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Dr. Sophia Yin was a renowned veterinarian and animal behaviorist who focused her life’s work on “pet-friendly” techniques for animal handling and behavior modification. Much of her work was based on developing new standards of care for professionals across the animal care spectrum, using scientific methodology and testing to support her Low Stress Handling™ advocacy. Sadly, this pioneer of animal care advocacy passed away in September, 2014, but her good work lives on to continue to educate and inform the animal community.

The following is one of her many articles about pet behavior:

Training a Cat to Be Quiet: My Cat Meows Too Much, What Do I Do?

By Dr Sophia Yin

Teaching Quiet

You think YOUR cat meows too much?! Is he a Bengal or Siamese?

Believe it or not, yelling at him or hurling (soft) objects usually doesn’t work. And even though it may make your feel better, in fact doing so may make the cat worse! Yelling and tossing things at them make it clear to the cats that meowing works to get them what they want… your attention! And if it’s food that they want, they know that getting your attention is the first step!

So how DO you quiet a cacophonous cryer? You follow the golden rule of changing behavior—reward the behavior you want, such as sitting quietly, and remove the reward for unwanted behavior—your attention. So when your cat yowls at you to give him what he wants, wait him out patiently and then only pet and provide attention when he sits quietly.

Sounds great, right?  At least it does on paper. Realistically taking those steps in that order can take forever. To speed up the process first train the cat to sit for treats and once he’s got that down, then wait him out when he’s noisy.

Teaching Cats to Sit

Training cats to sit is simple. Just take a yummy treat such as greenies, canned food on a spoon or in a syringe with the tip cut off, pieces of cheese, tuna, or, if it’s mealtime, a portion of his meal. When he knows you have it and is looking at you like “How do I get THAT,” just wait until he sits and when he does, deliver the treat right up to his face. Make sure you hold it in a way that he can eat it while he’s still sitting. Once he’s done, repeat. Also, once he’s sitting, you can give him a series of treats for remaining seated. Note this is way easier for cats than dogs because cats love to sit and remain seated whereas dogs love to sit and then pop right up! Next, walk a few steps away and repeat. The goal is that every time you walk away and  stop and the cat follows to catch up, when the cat catches up she quickly sits to earn a treat. Now, sit is starting to become a very rewarding behavior.

If you couldn’t get your cat to sit this way, you can also use the food as a lure to get your cat to raise her head and move her weight back to her rear. Place the treat right up to her face, then raise it and move it back so she shifts her weight back into a sit. Then hurry and reward her before she gets up. If needed, you can first reward her for just almost sitting and when she readily goes into this position then start rewarding her only when she sits all the way.

What if She’s Meowing When You’re Training Sit?

If your cat was meowing while your were working on sit, there are two options. You can wait until she’s quiet to reward her for sit or you can just reward her while she’s meowing now and then work in the rewarding quiet later. Generally it’s easiest to train one behavior at a time and she’ll learn to sit pretty quickly anyway—usually in a couple of 5 minutes sessions if she’s hungry, so if she doesn’t get quiet pretty quickly on her own just wait for the next step.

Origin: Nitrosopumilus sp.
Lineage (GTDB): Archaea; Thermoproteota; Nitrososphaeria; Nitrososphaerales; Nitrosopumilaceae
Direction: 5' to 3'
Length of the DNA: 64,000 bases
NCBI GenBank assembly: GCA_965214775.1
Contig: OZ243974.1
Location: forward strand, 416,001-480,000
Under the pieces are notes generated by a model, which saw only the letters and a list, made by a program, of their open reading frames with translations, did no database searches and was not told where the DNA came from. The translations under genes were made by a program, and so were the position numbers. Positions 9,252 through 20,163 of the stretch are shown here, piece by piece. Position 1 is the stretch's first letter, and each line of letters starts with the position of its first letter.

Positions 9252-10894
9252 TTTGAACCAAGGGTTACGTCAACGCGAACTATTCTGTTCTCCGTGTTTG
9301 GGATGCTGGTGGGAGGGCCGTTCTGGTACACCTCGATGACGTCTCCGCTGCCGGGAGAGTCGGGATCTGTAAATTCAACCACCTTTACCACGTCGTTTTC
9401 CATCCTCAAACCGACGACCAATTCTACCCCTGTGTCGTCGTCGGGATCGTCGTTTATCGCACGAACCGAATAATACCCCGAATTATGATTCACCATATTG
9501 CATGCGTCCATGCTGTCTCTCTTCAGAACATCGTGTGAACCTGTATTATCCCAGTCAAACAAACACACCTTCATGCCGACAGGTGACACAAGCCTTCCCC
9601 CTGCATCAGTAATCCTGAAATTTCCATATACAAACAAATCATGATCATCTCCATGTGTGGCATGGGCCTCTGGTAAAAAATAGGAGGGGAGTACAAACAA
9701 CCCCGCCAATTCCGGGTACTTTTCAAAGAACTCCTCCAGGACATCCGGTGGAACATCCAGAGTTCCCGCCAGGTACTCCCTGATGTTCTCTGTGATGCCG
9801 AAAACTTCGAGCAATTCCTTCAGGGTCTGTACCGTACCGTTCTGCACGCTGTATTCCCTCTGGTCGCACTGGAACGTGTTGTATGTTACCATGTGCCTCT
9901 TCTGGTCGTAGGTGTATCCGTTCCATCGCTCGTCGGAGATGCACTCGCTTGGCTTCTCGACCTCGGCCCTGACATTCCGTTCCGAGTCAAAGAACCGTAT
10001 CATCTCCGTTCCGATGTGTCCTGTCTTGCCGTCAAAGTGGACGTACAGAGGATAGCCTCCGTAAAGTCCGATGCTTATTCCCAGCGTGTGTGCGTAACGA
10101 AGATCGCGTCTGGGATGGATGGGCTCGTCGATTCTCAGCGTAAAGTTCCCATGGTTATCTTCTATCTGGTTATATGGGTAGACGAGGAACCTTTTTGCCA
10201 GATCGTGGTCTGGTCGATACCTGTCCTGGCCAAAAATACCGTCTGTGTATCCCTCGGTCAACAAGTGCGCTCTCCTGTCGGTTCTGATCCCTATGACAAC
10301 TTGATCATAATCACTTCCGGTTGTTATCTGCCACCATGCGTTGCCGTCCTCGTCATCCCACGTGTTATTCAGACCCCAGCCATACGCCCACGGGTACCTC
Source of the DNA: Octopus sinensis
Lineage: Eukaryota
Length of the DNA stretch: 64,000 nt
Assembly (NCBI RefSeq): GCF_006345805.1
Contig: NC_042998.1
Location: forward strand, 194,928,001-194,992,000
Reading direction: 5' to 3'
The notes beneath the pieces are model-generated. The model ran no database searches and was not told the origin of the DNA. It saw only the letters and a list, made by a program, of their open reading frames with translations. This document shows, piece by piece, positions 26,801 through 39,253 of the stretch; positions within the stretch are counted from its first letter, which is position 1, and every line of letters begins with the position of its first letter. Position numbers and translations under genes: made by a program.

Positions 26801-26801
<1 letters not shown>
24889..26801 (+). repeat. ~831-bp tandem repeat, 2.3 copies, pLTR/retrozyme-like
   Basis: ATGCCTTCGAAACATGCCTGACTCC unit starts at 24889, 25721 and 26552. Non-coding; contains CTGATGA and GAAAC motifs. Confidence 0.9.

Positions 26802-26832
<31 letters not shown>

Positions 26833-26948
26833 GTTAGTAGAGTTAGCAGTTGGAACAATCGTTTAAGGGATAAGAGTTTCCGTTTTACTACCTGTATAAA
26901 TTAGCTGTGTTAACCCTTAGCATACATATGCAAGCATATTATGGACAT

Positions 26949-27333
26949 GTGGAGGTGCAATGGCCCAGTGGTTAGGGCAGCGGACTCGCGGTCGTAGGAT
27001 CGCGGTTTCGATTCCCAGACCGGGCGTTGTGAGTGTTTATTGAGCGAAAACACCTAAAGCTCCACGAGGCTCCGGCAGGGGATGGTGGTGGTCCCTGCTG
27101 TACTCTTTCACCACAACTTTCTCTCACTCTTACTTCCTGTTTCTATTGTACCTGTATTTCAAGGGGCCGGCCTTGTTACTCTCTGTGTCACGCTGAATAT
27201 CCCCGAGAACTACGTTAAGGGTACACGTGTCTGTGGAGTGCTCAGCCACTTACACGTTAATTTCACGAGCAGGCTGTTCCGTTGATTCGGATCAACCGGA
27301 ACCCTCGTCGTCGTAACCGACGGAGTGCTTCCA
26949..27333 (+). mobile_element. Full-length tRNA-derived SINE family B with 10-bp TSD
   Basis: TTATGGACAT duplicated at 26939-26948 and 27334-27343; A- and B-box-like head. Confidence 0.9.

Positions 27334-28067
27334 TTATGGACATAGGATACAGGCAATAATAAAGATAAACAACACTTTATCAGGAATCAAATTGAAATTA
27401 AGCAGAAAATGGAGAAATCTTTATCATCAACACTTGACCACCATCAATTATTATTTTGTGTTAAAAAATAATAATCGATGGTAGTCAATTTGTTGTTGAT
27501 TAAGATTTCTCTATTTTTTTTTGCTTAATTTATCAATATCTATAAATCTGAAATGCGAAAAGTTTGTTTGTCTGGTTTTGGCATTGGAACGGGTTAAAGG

Training Quiet Behavior

Now that the cat has learned a calm stationary position, you can start rewarding for quiet behavior. Here’s an example with my cat Dante. Dante can vocalize longer than the most diligently trained singer but he’s learned that he doesn’t need to meow and scream whenever he wants something, instead we’ve rewarded sitting quietly. However, when something changes, such as when we have dogs visiting for a few days and he has to lay low, he seems to revert back to his meowing ways afterwards. So here’s the routine I use  for a couple of days to retrain him to be quiet.

Basically I wait out the long string of meows and when he’s quiet for a few seconds hurry up and reward. Dante’s a quick meower which makes it difficult to get a treat to him while he’s still quiet and before the next meow. As a result, I use a clicker and click to let him know when he’s being good and has earned a treat. At first I can have to reward him for just a 1-2 seconds of silence. But he quickly learns to be quiet for longer periods of time. In fact in the video you can see him looking around to see if it’s the head position that’s earning a reward because different head positions have worked in these training sessions in the past (link to lion head turn). He even gets confused at one point and thinks, maybe meowing does work. So he tries some quiet, tentative meows. But because I avoid rewarding the meows and then reward him when he’s quiet, he gets the message, that it’s the quiet, not the head turns or the meowing.

What happened the next day

Expect to have to wait out the meowing and reward quiet behavior many times during the day if you have a Herculean Howlers like Dante. But if you’re consistent and reward the quiet behavior with enough sequential treats for longer and longer silence, you can fix the meowing in just a few days. Because Dante’s had this training before, it took just 2 sessions of rewarding quiet behavior for him to remember to be quiet all day and the quiet, not shouting works to get him what he wants.

From Dr. Sophia Yin:

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